“This population-based study did not find a statistically significant increase in the risk of head and neck cancer in adults [under age 55] from cannabis,” authors concluded. “[Even] the risk associated with the highest tertile of cannabis use (defined as one joint a day for more than eight years) was not statistically significant after adjustment for cofounding variables including tobacco smoking, alcohol consumption, and level of income.”

By contrast, investigators reported that heavy alcohol use was associated with a nearly six-fold increased cancer risk compared to controls.

In February, a parallel study published by the same investigative team reported that subjects who had “ever used” cannabis experienced, on average, no statistically increased risk of lung cancer compared to non-users.

A prior case-control study sponsored by the US National Institute on Drug Abuse of 164 oral cancer patients and 526 controls determined, “The balance of the evidence … does not favor the idea that marijuana as commonly used in the community is a causal factor for head, neck or lung cancer in adults.”

More recently, a 2004 clinical trial performed by investigators at Seattle’s Fred Hutchinson Cancer Research Center reported “no association” between marijuana use and the incidence of oral carcinoma, “regardless of how long, how much or how often a person has used marijuana.”

Most recently, a UCLA study of more than 2,200 subjects (1,212 cases and 1,040 controls) reported that marijuana smoking was not positively associated with cancers of the lung or upper aerodigestive tract – even among individuals who reported smoking more than 22,000 joints during their lifetime.

NORML Deputy Director Paul Armentano said that the Wellington team’s findings add to the growing body of evidence indicating that smoking cannabis poses a surprisingly low cancer risk compared to the use of tobacco or alcohol. He said: “While studies purporting to uncover alleged harms due to cannabis use receive wide dissemination by the mainstream press, research that fails to find such harms often gets ignored. It will be telling to see if this latest study is the exception or the rule.”

For more information, please contact Paul Armentano, NORML Deputy Director, at: paul@norml.org.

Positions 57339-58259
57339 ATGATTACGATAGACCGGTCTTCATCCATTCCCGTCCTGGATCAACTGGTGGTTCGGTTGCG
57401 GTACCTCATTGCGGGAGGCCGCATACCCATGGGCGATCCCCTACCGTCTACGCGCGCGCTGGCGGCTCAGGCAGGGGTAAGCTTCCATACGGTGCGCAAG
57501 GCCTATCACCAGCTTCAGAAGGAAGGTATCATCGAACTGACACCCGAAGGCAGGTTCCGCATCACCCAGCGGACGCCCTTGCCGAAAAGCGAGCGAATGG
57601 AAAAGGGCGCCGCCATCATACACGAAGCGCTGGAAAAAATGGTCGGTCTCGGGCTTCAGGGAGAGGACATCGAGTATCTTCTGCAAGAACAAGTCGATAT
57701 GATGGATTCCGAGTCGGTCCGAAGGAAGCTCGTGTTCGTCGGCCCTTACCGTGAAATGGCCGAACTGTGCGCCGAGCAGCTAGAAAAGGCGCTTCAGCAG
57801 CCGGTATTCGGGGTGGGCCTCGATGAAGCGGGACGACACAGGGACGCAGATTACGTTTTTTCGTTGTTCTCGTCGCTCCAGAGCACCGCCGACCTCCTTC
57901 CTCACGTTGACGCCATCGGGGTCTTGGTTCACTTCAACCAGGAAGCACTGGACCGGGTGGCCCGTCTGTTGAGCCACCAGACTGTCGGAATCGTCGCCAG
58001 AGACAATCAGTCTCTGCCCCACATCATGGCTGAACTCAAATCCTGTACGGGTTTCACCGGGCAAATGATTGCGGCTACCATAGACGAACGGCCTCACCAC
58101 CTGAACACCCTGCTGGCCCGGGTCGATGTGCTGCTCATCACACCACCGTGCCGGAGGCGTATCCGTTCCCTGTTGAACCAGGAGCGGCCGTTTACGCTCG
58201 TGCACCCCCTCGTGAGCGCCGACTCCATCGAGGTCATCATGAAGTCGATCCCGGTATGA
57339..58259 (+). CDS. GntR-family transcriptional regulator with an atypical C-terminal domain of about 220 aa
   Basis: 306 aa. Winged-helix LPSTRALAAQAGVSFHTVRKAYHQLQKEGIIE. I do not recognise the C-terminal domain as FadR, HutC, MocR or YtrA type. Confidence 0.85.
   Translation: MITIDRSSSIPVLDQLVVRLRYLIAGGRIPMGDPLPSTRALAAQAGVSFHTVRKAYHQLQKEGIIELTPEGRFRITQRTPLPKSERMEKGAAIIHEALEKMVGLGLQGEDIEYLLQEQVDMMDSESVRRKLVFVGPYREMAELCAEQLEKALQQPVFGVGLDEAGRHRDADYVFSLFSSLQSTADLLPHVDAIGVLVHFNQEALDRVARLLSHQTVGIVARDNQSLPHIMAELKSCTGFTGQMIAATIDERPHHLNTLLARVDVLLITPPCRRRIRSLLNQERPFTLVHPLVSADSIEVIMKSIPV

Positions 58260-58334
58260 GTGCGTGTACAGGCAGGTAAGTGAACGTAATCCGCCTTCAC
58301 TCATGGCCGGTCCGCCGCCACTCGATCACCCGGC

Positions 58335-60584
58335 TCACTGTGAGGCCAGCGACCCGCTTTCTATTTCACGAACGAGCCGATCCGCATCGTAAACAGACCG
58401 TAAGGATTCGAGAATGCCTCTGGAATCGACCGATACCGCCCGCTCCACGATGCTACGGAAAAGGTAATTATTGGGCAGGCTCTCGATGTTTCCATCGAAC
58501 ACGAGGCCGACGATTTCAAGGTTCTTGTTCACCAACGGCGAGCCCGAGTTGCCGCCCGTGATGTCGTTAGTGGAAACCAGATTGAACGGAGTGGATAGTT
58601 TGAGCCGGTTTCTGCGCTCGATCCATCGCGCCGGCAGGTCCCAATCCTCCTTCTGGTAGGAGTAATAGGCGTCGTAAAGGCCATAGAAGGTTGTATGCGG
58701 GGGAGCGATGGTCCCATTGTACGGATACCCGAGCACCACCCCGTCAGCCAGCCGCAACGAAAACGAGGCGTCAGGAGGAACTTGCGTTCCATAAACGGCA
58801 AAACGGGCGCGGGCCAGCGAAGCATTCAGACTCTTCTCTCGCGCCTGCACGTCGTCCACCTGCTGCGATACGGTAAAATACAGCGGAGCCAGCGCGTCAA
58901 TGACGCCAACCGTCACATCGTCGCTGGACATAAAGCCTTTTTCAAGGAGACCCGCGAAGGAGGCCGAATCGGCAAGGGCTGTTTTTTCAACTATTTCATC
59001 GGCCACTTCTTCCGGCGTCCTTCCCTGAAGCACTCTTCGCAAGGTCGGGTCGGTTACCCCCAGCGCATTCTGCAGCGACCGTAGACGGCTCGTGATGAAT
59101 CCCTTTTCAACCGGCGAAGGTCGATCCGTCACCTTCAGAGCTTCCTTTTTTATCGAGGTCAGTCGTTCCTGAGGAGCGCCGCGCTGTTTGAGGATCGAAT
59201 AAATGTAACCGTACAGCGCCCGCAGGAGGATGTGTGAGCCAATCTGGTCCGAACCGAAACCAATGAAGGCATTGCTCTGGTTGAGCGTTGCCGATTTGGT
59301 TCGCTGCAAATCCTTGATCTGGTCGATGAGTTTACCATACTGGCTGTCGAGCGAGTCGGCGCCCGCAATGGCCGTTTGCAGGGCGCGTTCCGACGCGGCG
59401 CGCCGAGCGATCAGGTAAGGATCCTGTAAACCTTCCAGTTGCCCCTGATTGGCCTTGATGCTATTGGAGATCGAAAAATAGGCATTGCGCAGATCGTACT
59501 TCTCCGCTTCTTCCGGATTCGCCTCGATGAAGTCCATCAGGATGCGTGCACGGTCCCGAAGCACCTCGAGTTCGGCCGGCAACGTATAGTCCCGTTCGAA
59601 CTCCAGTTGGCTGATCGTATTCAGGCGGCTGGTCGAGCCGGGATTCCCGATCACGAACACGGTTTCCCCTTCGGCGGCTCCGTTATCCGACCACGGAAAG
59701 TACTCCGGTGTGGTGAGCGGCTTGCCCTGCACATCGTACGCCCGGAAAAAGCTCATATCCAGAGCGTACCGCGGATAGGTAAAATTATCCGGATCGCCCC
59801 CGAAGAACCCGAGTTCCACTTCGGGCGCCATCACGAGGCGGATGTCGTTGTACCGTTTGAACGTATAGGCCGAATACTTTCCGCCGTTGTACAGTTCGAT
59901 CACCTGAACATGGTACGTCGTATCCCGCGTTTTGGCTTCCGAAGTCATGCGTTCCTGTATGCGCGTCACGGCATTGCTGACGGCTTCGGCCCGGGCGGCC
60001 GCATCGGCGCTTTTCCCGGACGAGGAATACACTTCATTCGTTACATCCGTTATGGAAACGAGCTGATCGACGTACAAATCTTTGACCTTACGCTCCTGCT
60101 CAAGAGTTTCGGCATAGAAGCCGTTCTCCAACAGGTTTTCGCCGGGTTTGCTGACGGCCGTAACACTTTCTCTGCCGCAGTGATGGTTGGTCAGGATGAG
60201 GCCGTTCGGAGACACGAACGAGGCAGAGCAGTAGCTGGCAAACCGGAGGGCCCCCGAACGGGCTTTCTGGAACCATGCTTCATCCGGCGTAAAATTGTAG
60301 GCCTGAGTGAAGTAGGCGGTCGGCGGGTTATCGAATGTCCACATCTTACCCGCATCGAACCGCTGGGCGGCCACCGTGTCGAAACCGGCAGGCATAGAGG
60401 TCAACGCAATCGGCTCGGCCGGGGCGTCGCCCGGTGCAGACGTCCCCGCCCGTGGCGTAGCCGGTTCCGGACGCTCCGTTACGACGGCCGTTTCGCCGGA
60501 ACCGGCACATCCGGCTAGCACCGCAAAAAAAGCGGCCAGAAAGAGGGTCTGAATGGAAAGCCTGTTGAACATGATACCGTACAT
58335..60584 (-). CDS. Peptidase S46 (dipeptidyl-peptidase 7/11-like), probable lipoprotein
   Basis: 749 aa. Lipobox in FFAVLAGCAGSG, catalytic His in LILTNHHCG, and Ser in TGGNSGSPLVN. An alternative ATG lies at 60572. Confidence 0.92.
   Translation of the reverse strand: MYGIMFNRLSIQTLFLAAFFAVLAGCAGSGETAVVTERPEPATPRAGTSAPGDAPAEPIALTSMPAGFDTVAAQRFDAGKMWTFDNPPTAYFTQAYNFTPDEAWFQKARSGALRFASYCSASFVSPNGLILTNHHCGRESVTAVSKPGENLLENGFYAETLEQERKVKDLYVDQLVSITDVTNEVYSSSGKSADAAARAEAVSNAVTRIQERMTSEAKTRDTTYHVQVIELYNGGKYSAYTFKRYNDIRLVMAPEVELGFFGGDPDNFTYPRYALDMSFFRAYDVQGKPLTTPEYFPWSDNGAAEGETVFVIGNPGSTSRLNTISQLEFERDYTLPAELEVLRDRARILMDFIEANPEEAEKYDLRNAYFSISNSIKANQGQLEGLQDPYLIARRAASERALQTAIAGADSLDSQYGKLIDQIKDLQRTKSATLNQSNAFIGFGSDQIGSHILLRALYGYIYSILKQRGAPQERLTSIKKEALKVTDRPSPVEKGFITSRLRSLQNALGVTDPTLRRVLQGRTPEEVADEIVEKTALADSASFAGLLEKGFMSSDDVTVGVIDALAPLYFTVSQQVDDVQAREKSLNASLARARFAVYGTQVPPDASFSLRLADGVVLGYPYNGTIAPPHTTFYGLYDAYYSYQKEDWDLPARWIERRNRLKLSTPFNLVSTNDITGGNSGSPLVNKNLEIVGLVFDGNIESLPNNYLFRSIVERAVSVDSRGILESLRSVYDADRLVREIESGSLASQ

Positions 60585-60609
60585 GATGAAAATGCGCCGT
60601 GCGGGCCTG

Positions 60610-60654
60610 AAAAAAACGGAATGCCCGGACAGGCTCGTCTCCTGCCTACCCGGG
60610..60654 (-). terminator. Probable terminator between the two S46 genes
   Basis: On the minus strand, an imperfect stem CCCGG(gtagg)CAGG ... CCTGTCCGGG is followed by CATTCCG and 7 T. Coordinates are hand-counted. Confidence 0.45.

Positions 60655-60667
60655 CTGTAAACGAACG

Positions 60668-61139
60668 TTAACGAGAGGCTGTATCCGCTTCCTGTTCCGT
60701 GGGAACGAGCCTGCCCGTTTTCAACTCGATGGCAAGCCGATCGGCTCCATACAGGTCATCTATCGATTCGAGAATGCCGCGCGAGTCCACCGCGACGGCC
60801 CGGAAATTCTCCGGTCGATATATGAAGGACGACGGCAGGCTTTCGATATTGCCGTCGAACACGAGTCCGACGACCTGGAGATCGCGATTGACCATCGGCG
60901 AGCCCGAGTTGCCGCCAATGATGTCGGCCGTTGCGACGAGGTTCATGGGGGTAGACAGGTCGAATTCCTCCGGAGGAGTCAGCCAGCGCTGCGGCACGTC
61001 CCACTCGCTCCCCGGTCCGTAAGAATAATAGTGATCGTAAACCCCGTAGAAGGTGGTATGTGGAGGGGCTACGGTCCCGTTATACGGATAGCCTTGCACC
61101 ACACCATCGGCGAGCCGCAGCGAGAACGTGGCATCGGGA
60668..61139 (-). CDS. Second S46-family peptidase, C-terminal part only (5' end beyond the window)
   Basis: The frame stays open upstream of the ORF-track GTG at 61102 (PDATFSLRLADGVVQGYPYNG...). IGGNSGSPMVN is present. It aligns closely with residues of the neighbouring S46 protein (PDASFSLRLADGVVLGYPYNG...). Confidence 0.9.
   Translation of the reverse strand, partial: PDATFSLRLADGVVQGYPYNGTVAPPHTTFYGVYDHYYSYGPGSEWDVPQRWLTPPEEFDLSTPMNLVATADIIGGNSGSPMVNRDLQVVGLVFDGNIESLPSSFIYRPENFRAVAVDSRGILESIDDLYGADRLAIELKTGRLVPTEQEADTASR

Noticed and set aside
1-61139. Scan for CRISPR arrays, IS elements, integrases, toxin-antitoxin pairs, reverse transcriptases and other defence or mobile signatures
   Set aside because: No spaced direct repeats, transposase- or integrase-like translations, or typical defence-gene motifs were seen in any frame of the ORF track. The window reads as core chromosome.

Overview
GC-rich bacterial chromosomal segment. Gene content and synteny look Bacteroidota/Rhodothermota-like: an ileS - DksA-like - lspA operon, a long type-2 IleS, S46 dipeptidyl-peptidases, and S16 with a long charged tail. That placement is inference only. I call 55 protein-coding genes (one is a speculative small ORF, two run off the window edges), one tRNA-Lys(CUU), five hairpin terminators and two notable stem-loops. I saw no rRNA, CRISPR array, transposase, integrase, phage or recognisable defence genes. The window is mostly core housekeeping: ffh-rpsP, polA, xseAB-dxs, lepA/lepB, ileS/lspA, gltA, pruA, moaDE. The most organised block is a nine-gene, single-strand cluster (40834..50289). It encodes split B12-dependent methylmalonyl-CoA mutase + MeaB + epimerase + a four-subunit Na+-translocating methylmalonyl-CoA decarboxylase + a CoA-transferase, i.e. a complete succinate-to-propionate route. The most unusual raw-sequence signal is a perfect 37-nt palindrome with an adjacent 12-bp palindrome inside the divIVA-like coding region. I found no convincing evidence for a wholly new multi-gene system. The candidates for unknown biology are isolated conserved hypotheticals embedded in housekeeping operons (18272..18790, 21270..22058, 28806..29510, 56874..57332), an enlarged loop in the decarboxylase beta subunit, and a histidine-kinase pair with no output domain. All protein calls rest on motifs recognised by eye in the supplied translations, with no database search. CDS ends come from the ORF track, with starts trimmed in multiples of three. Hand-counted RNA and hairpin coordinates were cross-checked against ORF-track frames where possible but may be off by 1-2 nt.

Full text of the study, “Cannabis use and cancer of the head and neck: Case-control study,” appears in Otolaryngology – Head and Neck Surgery. Additional information on cannabis and cancer risk is available in the online report, “Cannabis Smoke and Cancer: Assessing the Risk,” at: http://www.norml.org/index.cfm?Group_ID=6891.

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Michigan Medical Marijuana Initiative Certified For November Ballot

Michigan Medical Marijuana Initiative Certified For November Ballot

Lansing, MI: State election officials this week approved a measure for the November 2008 electoral ballot that seeks to legalize the possession and use of cannabis for qualified patients.

Sponsored by the Michigan Coalition for Compassionate Care, the Michigan Medical Marihuana Act would amend state law to allow authorized patients to use cannabis therapeutically under a doctor’s supervision. Backers of the plan gathered over 300,000 signatures from Michigan voters to place the measure on the upcoming ballot.

Under Michigan law, state lawmakers may preemptively enact the measure, but are unlikely to do so.

Since 2004, five Michigan cities – Ann Arbor, Detroit, Ferndale, Flint, and Traverse City – have each enacted municipal initiatives endorsing the medical use of marijuana.

If enacted by the voters, Michigan will become the thirteenth state since 1996 to authorize the legal use of medical cannabis, and the ninth state to do so by voter initiative.

For more information, please visit the Michigan Coalition for Compassionate Care at: http://stoparrestingpatients.org.